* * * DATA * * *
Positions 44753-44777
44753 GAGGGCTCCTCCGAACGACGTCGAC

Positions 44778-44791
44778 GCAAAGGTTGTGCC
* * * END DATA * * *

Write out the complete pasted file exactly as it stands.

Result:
Positions 44753-44777
44753 GAGGGCTCCTCCGAACGACGTCGAC

Positions 44778-44791
44778 GCAAAGGTTGTGCC